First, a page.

Peter Philips, together with Richard Dering, stands apart from the illustrious group of English composers active at the end of the sixteenth and start of the seventeenth centuries, by reason of exile. After childhood and youth in London as a choirboy at St Paul’s Cathedral, Philips (who was firmly Catholic) fled to the continent in 1582. After various European travels, he settled in Antwerp, where he enjoyed a succesful career as composer and teacher, later moving to Brussels where he was chapel organist to the Archduke Albert. Philips’s musical contacts being more with his continental contemporaries than with his compatriots, it is not surprising that his motets (most of which were published in his lifetime) are generally more Italian than English in style. O beatum et sacrosanctum diem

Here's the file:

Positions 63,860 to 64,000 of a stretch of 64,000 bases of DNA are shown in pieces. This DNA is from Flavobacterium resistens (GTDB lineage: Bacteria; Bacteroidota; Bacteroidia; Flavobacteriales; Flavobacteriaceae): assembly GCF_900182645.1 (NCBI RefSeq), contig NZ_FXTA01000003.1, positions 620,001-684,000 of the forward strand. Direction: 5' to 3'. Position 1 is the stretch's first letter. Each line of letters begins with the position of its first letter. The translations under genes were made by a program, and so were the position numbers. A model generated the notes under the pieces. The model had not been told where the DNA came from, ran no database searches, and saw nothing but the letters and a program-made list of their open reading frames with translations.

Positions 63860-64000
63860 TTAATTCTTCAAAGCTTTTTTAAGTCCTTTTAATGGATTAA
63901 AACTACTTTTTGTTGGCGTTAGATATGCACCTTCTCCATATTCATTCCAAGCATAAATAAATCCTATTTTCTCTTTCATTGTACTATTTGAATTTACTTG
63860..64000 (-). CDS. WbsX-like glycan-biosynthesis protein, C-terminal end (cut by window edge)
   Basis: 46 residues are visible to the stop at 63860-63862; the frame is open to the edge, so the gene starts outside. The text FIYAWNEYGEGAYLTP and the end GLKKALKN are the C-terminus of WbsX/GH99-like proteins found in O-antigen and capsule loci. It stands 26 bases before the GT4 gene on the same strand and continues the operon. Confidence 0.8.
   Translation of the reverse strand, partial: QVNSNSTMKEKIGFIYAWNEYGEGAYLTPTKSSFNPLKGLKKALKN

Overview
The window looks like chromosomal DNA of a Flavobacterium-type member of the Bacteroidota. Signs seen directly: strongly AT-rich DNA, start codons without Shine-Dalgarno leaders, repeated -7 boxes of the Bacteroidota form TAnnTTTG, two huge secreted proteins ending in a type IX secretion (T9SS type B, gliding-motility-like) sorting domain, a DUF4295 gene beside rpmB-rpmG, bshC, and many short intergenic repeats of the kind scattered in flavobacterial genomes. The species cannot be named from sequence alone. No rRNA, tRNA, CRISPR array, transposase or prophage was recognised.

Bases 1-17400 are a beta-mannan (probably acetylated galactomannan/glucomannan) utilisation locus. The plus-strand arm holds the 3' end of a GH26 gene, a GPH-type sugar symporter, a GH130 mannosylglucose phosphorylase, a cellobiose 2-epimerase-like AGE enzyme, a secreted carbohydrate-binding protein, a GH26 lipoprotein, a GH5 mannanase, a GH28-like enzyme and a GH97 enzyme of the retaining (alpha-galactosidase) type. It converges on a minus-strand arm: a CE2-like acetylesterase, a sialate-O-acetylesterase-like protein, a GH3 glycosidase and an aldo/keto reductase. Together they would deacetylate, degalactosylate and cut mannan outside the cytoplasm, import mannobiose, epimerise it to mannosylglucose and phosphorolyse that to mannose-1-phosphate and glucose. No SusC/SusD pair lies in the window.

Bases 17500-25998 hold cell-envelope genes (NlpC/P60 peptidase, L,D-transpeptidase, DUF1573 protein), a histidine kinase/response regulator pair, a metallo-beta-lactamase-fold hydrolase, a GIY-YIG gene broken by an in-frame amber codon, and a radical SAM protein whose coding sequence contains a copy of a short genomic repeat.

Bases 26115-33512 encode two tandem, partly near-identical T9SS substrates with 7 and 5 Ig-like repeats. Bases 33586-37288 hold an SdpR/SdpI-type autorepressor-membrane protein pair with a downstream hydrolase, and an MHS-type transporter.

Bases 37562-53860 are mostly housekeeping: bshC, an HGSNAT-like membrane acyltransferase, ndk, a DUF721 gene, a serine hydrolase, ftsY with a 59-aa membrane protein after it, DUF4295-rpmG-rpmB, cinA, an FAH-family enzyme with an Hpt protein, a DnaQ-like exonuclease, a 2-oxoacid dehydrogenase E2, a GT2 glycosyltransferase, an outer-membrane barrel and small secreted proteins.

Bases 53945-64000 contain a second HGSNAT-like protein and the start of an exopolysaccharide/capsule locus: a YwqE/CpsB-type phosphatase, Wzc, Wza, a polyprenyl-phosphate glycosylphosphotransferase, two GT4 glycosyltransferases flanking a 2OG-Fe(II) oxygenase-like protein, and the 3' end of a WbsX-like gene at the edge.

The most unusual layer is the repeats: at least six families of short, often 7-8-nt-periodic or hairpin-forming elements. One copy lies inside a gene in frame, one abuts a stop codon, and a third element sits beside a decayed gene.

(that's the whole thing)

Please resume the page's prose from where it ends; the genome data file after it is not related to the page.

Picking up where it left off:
, from his Cantiones Sacrae
of 1612, is a joyful Christmas motet—one which seems, incidentally, to have furnished the model for Sweelinck’s better-known Hodie Christus natus est
. The basso continuo part indicates that accompaniment, probably by organ, was expected.
from notes by Collegium Records © 1997